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Pipe Dream or American Dream?

The Emerald Cup roared into Santa Rosa and crawled out with a hangover on the next-to-the last weekend in December. Two days of partying takes a toll on a body, especially if the body isn’t as limber as it once was. It takes 365 days of the year to stage the Cup, with lots of behind-the-scenes scrambling and rambling. “Working with all the vendors is like herding cats,” one of the organizers said.  At the end of the second day of the Cup, which seemed to go on forever, the pot farmers went home to Covelo, Redway, Hearst and beyond, and the pot tourists flew back to Alabama, Virginia, New Jersey, Mexico City and across the Atlantic Ocean to lands where the grass isn’t greener than it is in the hyper-taxed, super-regulated Golden State. 

This year, there was a lot to complain about and the complaints came fast and furious, though there seemed to be fewer people complaining at the Cup than ever before. The crowds were thinner, and there were not as many vendors selling grams and ounces and all kinds of “merch,” as they call it, though the vendors were bigger than in previous years. It’s called concentration of the industry. There were more products on display, products to touch, smell, buy and sell, some at discount prices, which led to long lines. Everyone loves a good deal.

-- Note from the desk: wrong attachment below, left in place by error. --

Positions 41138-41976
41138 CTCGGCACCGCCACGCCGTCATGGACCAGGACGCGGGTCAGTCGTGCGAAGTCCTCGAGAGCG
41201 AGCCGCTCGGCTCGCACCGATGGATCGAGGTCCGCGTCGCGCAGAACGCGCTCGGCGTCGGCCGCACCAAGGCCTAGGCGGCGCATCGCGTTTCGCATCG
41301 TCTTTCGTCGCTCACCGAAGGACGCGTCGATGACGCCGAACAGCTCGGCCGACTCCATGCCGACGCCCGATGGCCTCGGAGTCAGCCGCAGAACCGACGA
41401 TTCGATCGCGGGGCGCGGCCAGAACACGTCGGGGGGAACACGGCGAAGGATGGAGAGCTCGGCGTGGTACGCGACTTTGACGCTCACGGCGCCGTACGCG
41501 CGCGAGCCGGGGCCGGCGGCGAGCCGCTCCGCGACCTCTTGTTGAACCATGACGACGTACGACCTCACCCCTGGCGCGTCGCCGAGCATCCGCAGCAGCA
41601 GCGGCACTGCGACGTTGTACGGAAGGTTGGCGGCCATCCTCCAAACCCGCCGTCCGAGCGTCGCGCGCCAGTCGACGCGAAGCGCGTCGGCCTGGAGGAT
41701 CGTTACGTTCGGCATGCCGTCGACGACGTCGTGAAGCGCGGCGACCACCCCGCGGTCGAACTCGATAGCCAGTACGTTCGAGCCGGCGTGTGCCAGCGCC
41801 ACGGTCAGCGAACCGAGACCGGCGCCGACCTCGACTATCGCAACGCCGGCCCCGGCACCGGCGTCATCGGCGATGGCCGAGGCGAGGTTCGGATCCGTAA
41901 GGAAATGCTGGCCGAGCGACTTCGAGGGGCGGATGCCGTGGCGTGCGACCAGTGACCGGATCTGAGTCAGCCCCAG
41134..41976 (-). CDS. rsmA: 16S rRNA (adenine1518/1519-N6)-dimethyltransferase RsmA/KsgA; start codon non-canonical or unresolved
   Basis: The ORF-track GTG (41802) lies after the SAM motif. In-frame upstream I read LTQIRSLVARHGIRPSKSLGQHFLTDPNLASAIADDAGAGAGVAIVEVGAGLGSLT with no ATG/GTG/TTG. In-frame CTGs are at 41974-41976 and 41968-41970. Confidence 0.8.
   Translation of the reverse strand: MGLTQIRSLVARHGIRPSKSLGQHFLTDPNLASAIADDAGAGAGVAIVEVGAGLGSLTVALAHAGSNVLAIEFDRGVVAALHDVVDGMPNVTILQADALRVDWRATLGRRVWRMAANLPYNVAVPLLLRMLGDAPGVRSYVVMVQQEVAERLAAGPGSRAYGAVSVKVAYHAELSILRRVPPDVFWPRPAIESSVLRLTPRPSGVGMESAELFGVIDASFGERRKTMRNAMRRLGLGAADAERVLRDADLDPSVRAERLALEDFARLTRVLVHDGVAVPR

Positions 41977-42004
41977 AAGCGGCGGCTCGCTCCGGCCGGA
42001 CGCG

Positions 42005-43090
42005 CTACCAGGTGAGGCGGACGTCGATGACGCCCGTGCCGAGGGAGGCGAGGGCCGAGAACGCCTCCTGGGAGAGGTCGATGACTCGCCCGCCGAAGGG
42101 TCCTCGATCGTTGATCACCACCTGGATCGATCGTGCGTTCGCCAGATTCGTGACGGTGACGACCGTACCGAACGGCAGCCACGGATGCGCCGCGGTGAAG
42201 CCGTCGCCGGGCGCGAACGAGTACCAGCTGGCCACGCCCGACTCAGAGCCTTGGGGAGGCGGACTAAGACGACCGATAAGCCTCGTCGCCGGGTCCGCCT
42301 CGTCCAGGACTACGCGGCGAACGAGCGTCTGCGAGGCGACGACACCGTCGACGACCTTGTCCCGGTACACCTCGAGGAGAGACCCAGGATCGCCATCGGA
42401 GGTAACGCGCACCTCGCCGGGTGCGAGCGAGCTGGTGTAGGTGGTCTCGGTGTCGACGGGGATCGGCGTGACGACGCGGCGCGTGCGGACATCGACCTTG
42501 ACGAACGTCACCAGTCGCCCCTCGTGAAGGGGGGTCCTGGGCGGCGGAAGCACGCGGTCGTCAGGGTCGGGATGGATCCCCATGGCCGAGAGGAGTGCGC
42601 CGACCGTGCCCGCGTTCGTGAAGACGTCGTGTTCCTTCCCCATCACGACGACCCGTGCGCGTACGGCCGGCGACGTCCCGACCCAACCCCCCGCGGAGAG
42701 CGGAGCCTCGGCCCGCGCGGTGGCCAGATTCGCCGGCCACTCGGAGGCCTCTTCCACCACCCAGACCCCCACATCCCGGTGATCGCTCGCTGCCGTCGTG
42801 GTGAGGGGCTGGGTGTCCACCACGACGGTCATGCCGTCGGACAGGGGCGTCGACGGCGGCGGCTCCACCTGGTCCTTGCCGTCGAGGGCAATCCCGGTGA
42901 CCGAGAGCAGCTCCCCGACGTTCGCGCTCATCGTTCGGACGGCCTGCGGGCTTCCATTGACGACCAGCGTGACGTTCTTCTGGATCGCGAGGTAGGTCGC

“A dope opera,” as one of the promoters called it, a giant weed emporium and a lucrative black market under the legitimate cover of the Santa Rosa Fairgrounds, the most recent Cup provided a nifty hangout where seeds changed hands, stories reverberated, folks rolled the fattest of joints, got royally stoned and stayed stoned for a couple of days. In fact, one could get stoned just breathing the air at the Fairgrounds, where one saw more people of color, more Asians, more Latinos and even more African-Americans than one sees in a whole year on Fourth Street in downtown glorious Santa Rosa. 

The mega-event has come a long way since Tim Blake, ex smuggler, real estate agent, fabulous farmer and entrepreneur extraordinaire, launched the Cup in his living room in Laytonville without the kinds of corporate sponsors who make the event possible these days. Yes, weedsters swapped stories, but the stories weren’t as wild as they once were. Encounters with code enforcement and fines don’t have the same pizzazz as clashes with cops and days in the county jail. 

Still, it was exciting to listen to “Mila,” who calls herself the “Hash Queen,” and Frenchy Cannoli, who might be described as the “Hash King,” recount their stories of the 1960s. Mila, who was born in Liverpool, England, hitchhiked to India with her three-year old daughter and lived there until she went native.  She remembered the hippies who brought hash to Morocco where it caught on. “That’s right,” Frenchy said in his inimitable French accent. “The Moroccans didn’t make hash until the late 1960s when the hippies introduced it to them.” Three cheers for the hippie vagabonds.